tibetan plateau

Mon, 2012-07-16 06:58Chris Mooney
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After All That, The Himalayan Glaciers are Indeed Shrinking

Remember the Himalayan glaciers?

They were at the root of the most deserved black-eye to the U.N. Intergovernmental Panel on Climate Change during the intensely politicized period of 2009-2010. In so-called “GlacierGate,” it was revealed that the IPCC had published, in one of its reports, a truly bogus assertion that the Himalayan glaciers would be gone by the year 2035. As I reported at the time:

Not only is this business about 2035 an exceedingly dubious assertion, but part of the error seems traceable to a simple typo—an original source made predictions for the year 2350, not 2035.  When doubts were raised about the passage, however, the IPCC failed to respond either quickly or well. IPCC chair Rajendra Pachauri even reportedly referred to a November Indian government report that questioned the IPCC’s findings about the glaciers’ vulnerability as “voodoo science.” Actually, the voodoo was all the IPCC’s, but the U.N. body only acknowledged its error several months after questions were first raised in the Indian report. “In drafting the paragraph in question, the clear and well-established standards of evidence, required by the IPCC procedures, were not applied properly,” the IPCC coughed out on January 20.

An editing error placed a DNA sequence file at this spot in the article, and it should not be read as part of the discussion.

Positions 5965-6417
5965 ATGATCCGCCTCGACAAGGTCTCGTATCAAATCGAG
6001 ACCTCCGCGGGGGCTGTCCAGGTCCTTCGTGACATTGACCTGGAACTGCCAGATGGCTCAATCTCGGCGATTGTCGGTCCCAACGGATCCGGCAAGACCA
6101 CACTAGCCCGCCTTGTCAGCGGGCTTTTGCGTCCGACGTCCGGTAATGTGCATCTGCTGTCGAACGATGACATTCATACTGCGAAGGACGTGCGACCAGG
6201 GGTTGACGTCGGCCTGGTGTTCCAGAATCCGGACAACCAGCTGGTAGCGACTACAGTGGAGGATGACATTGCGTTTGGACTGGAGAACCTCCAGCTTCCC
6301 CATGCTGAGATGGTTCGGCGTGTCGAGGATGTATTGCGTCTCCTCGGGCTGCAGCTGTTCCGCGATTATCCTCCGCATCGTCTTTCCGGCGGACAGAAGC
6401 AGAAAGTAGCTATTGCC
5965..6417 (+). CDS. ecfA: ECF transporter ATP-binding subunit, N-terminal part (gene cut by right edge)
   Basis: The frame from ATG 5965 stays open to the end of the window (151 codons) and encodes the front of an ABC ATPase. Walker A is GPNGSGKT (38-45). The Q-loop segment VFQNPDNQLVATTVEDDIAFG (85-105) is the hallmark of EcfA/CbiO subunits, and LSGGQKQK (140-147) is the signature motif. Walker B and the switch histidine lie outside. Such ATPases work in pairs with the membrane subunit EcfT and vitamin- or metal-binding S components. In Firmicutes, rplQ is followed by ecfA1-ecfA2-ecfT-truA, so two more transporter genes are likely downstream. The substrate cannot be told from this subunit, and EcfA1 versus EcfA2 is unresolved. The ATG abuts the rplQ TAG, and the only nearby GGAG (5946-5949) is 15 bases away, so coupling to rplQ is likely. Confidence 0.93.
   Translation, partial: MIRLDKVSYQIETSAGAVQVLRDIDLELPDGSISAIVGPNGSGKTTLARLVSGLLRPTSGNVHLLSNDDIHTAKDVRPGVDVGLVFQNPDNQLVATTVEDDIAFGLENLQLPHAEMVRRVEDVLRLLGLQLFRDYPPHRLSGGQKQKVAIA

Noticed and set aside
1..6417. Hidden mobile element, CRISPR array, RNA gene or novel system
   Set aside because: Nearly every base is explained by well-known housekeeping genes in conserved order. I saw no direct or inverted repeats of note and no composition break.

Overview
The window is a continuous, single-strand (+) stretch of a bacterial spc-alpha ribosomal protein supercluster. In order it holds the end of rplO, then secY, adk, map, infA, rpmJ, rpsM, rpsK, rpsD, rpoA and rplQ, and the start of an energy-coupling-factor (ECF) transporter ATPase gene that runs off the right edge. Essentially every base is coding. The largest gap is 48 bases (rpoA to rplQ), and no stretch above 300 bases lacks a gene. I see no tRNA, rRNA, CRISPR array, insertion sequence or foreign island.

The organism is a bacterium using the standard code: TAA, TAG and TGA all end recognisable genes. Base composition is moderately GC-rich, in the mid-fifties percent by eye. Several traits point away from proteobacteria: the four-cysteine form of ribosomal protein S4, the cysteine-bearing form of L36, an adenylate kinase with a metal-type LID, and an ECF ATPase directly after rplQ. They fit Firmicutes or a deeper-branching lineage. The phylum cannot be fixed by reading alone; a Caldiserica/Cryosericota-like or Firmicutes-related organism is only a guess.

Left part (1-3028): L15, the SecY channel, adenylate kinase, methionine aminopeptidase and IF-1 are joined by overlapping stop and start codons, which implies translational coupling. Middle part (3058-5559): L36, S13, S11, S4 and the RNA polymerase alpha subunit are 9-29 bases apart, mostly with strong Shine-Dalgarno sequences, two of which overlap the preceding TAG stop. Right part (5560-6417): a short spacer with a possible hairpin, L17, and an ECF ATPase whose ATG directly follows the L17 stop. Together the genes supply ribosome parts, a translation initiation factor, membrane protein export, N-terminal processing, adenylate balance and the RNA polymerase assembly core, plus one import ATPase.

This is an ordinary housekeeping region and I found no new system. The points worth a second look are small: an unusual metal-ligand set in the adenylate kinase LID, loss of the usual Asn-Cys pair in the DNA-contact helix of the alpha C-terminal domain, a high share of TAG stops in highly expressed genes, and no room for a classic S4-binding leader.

Climate skeptics and deniers of course seized on “GlacierGate” to try to discredit the IPCC. In reality, while the group did indeed make an error, a little perspective is required–this is one mistake in a vast 938 page report! What would be truly amazing would be for the IPCC not to make any mistakes when dealing with such a vast volume of scientific material.

And anyways, while the IPCC did itself no credit with how it handled “GlacierGate,” the fact remains that the error was acknowledged, period. The story is over.

In fact—and most important—most Himalayan glaciers are indeed retreating in a manner consistent with climate change (although certainly not at a rate suggesting they’ll be gone by 2035).

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